What about the parts we don't see? How do we keep the brain running effectively? We need to grow new dendrites by exposing ourselves to new tasks, new challenges, work at staying active mentally, and not just doing what we enjoy and comes easily. It's probably a good time to learn a foreign language, new math, new skills, a good time to become activists, promoting causes that need our attention. We help others grow as well.

NEW RULES!

32 comments:

Delwyn said...

A great post Rosaria.
I am finding too that the wheels are starting to fall off...first the eyesight deteriorates at a much quicker pace, then the darn tinnitus pounced...and has set up home in both inner ears... accompanying me everywhere I go...I tell myself it's the hum of cicadas... the vertigo comes periodically and flips me over...

so I am determined to keep as fit as I can and to that end do two pump classes and two body balance per week plus lots of walking and stair climbing - as you know...and my paddling...

All the additional research, writing , reading that we are doing is good exercise for the brain...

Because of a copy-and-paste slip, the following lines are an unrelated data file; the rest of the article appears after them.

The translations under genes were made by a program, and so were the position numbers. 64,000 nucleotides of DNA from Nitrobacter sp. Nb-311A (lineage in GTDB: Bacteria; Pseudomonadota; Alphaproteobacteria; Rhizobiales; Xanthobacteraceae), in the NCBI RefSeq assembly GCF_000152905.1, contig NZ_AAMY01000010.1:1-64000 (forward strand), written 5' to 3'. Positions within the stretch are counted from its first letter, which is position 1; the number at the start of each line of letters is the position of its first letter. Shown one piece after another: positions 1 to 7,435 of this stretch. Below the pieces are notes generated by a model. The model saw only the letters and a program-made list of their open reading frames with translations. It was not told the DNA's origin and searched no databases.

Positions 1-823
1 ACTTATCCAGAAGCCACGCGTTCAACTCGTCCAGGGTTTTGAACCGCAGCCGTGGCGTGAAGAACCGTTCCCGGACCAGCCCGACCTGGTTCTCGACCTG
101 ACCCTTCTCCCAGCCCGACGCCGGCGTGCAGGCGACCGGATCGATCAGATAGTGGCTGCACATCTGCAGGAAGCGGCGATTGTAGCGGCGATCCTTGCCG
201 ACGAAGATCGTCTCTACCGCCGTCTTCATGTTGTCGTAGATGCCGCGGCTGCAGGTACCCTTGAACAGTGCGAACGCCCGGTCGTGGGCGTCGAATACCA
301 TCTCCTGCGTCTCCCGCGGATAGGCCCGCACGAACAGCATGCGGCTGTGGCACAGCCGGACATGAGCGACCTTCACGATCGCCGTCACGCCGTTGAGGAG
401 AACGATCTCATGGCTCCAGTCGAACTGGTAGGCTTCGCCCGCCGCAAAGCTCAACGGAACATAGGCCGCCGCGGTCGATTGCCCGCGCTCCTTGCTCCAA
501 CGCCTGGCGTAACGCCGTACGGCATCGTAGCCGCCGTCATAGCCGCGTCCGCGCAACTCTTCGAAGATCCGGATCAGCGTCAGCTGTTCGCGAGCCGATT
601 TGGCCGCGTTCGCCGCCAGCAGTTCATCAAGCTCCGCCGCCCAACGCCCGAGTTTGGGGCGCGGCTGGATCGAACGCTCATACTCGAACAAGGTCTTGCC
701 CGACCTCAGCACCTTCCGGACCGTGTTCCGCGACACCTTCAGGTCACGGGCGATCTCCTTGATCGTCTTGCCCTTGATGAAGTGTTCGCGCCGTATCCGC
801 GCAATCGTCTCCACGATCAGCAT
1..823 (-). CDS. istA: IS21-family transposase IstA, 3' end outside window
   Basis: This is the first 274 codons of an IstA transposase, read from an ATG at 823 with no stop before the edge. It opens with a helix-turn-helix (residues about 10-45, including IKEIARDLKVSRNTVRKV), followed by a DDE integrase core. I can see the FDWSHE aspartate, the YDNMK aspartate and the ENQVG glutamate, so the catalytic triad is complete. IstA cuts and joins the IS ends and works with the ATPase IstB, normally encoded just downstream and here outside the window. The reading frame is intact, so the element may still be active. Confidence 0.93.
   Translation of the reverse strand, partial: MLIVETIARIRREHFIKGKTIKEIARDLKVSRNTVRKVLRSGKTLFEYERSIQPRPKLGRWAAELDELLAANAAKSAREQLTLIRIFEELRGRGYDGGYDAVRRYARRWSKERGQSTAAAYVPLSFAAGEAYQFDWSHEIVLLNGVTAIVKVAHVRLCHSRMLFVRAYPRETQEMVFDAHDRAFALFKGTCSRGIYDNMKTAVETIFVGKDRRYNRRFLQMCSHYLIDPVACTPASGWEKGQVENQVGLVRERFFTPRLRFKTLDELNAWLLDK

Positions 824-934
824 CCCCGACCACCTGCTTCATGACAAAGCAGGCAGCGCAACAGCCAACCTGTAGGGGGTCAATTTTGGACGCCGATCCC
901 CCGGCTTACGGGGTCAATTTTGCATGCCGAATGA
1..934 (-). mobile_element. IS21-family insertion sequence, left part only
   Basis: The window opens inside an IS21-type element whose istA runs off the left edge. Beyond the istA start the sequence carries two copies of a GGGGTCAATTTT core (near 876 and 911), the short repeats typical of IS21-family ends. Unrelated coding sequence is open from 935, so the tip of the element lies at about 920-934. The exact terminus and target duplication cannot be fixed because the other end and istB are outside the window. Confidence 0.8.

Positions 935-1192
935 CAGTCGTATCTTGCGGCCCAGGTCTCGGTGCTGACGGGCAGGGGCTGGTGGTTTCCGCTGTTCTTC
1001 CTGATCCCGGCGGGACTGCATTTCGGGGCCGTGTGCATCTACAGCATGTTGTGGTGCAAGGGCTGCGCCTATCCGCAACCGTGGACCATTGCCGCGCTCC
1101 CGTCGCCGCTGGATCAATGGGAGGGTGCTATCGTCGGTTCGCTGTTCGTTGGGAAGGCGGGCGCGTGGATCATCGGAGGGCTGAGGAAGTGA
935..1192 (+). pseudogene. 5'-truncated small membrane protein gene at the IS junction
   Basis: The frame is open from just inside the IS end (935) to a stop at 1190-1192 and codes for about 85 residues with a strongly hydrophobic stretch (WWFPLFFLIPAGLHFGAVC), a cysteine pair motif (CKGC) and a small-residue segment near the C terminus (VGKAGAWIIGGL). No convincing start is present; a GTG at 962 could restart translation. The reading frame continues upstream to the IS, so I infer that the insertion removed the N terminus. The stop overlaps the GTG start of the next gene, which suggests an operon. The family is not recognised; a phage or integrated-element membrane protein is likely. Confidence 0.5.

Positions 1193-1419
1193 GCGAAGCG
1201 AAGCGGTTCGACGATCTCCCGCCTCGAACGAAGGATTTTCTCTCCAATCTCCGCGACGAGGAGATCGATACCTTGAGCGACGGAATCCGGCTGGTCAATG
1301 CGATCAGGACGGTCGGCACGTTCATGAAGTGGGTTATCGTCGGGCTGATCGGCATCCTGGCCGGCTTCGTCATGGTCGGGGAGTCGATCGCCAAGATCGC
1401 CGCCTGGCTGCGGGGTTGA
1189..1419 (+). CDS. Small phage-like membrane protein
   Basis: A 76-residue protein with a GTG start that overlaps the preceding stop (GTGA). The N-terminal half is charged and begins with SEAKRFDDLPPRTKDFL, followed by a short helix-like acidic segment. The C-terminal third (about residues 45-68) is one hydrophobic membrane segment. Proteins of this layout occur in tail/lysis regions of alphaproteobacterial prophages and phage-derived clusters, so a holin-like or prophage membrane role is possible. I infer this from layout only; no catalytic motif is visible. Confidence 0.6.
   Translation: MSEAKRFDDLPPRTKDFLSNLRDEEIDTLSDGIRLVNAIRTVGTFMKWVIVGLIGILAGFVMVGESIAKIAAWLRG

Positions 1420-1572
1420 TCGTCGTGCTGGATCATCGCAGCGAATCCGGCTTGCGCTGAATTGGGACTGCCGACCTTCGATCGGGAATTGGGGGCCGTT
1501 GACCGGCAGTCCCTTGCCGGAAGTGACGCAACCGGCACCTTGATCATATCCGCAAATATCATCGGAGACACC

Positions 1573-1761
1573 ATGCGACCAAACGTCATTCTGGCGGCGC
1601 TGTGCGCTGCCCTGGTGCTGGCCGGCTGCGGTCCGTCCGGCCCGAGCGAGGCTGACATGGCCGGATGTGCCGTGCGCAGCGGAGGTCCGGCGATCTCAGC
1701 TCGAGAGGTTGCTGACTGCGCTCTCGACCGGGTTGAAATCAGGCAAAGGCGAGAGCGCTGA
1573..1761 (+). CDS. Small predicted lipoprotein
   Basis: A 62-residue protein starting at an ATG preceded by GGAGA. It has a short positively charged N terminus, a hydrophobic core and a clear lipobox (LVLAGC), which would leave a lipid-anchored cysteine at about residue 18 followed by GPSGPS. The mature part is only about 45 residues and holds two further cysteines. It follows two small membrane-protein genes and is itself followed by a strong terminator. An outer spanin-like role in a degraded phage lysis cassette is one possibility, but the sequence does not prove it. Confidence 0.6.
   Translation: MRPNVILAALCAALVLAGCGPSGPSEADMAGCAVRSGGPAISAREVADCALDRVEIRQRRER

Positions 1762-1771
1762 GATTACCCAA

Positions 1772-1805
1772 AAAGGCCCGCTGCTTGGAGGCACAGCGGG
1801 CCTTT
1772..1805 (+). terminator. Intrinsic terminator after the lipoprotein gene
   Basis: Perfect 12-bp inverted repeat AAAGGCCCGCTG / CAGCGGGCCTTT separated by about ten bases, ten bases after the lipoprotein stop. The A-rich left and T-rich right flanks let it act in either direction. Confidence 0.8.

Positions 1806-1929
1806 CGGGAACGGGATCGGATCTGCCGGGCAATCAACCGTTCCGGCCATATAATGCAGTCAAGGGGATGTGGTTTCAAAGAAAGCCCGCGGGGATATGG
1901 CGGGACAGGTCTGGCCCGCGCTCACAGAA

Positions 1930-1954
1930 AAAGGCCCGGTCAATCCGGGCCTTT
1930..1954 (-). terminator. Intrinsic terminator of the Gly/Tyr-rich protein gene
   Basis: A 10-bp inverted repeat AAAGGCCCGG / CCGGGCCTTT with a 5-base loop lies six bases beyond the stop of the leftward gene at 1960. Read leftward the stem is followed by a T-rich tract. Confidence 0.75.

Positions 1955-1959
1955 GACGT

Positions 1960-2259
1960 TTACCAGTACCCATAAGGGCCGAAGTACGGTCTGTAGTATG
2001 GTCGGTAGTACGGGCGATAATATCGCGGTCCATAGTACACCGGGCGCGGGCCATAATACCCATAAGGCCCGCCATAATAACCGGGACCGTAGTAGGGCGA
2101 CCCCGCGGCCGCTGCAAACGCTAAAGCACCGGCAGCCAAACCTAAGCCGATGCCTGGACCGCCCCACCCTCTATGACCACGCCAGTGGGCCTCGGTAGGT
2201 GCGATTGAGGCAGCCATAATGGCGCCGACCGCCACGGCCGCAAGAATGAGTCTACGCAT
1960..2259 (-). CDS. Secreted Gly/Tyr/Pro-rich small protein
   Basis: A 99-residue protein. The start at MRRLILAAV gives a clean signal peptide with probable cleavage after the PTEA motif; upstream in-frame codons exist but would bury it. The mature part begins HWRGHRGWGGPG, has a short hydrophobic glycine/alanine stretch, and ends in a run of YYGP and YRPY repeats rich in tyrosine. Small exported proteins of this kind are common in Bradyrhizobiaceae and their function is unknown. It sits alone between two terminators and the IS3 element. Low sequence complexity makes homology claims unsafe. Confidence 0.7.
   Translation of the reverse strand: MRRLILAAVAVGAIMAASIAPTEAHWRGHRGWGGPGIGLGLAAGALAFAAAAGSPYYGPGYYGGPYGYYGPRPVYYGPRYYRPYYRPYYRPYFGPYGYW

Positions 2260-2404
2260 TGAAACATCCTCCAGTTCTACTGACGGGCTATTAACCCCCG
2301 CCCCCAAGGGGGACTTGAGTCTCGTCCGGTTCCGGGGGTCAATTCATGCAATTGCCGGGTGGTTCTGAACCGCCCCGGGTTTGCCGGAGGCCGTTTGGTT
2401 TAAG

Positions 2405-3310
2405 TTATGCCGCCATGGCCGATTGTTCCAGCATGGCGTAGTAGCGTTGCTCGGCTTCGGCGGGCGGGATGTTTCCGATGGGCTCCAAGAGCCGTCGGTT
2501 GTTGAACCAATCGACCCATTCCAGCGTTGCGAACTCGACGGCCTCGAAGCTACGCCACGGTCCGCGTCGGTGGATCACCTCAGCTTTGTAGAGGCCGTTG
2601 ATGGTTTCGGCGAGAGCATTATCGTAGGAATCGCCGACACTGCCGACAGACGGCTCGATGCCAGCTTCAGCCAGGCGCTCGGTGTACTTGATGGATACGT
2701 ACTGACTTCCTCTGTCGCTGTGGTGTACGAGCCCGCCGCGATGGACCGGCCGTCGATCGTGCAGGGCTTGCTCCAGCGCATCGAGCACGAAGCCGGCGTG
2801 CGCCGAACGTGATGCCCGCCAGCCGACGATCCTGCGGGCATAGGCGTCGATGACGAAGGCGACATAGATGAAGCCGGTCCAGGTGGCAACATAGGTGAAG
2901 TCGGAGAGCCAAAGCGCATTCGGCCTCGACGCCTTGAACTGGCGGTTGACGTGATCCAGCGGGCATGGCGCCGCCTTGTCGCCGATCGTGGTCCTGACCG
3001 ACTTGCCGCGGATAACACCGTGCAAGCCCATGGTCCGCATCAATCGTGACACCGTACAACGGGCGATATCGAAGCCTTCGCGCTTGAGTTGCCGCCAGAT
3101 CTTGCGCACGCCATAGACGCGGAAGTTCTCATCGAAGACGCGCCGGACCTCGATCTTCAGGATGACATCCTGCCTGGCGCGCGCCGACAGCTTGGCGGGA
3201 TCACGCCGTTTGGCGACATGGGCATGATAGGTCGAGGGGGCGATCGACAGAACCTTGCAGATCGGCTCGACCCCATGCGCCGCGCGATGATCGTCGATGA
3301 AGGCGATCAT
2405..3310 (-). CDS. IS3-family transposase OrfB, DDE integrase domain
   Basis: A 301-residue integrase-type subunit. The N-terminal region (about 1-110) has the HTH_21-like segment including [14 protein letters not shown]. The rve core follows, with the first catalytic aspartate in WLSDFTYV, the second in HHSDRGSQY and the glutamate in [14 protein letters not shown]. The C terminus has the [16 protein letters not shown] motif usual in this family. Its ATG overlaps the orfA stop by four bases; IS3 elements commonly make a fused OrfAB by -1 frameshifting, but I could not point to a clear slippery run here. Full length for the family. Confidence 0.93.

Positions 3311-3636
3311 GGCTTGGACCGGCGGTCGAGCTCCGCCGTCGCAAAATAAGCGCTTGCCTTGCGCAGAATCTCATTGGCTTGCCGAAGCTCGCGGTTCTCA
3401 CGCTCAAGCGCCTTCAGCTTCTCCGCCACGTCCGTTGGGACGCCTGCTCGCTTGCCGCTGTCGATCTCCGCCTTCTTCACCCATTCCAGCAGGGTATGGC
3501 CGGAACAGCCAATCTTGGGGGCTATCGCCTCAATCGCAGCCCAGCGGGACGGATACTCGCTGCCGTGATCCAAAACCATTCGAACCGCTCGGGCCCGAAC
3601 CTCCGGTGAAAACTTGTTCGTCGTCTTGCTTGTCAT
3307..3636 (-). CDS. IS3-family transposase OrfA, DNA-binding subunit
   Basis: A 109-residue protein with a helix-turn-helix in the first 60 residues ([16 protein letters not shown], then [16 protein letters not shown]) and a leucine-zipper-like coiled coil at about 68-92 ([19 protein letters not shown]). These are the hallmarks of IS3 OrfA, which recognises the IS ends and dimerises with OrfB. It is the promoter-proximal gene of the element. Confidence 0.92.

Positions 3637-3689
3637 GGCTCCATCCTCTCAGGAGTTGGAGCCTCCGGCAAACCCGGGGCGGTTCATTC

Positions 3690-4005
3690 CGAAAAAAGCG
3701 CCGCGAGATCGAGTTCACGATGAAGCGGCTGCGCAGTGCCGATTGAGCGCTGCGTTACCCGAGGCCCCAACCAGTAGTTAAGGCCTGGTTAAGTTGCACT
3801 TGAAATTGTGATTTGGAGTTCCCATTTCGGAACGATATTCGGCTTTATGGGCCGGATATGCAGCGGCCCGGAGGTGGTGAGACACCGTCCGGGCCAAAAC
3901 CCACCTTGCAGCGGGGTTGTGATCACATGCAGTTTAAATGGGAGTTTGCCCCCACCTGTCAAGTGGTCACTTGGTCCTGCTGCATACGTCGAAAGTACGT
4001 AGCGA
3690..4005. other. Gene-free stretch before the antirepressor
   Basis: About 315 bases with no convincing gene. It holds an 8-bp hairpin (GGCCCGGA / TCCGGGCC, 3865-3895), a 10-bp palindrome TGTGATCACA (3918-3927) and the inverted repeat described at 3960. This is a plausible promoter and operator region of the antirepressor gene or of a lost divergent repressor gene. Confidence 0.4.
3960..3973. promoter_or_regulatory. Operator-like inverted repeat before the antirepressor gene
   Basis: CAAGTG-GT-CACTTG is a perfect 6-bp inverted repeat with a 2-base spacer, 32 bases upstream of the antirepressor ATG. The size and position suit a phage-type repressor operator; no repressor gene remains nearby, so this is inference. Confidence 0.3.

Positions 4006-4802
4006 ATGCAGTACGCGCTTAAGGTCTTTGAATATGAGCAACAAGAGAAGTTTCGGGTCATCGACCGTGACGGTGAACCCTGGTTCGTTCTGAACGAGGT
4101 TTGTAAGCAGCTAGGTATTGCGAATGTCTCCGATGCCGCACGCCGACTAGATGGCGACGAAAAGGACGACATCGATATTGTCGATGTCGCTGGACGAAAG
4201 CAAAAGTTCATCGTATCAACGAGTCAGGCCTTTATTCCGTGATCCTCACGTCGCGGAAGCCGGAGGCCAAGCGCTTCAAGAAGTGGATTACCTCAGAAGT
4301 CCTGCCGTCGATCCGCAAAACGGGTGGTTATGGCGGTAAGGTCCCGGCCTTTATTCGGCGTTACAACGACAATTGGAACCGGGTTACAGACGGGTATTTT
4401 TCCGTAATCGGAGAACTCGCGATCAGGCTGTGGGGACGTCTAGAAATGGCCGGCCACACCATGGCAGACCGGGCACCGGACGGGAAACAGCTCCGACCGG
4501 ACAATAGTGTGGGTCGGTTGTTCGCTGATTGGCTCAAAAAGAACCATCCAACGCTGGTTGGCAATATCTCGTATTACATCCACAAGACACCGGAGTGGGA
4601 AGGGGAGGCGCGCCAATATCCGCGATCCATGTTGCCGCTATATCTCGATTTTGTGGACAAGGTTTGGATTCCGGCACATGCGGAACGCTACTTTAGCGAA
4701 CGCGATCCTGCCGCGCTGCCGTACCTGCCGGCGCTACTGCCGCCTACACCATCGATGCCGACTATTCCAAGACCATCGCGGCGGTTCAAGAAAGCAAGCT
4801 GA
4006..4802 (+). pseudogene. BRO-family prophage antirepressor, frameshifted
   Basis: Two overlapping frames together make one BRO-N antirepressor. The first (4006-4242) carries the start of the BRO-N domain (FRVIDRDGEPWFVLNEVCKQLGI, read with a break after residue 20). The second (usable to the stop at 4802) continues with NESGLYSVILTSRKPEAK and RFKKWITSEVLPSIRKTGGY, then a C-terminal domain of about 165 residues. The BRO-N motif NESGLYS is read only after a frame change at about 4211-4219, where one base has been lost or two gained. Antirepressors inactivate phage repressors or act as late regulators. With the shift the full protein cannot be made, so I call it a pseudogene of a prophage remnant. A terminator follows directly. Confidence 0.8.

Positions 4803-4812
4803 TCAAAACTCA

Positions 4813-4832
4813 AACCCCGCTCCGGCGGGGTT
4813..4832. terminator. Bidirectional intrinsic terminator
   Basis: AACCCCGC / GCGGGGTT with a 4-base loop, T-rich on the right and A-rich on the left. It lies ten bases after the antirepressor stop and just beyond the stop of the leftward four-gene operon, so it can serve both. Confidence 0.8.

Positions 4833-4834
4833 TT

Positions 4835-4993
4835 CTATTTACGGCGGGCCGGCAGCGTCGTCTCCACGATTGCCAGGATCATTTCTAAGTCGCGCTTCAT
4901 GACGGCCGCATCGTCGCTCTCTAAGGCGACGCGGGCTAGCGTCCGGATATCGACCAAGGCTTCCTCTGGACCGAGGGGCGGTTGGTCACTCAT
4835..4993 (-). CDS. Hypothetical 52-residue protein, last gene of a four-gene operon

and then there's the psycho- spiritual realm that we need to nurture and tend to as well.
The body, mind and spirit take a bit of exercising...but isn't it fun?
Happy days...

Delwyn said...

P.S. I Knew you were up late...

Dave King said...

A fine post. What really intrigues is the question of how we can remain the same person when we are being continually rebuilt.

Paul Costopoulos said...

Well last night I took my 13 year old grandson to lunch at the Eaton Center near where he lives. Going, it is downhill (steep) all the way. That return trip at a 13 year old clip left me panting...and in a sweat, as I had been in a sauna.
My 11.1 times renewed brain seems to be working rather well but I do have a mild case of A.D.D.A. (Attention Deficit Due to Age): you know when you get up to get a glass of water end up picking a newspaper and then wonder what you were to do?

Helen said...

Very timely, Rosaria! At least for me ... I will turn 68 in September. The list of foods that no longer 'agree' with me continues to grow. I give great consideration to what I put into my body - not always making the best choices, and paying the price at 3:30am as well. Perhaps I should get up then to input comments on your posts ~ at least you might be awake to read them ~ in real time!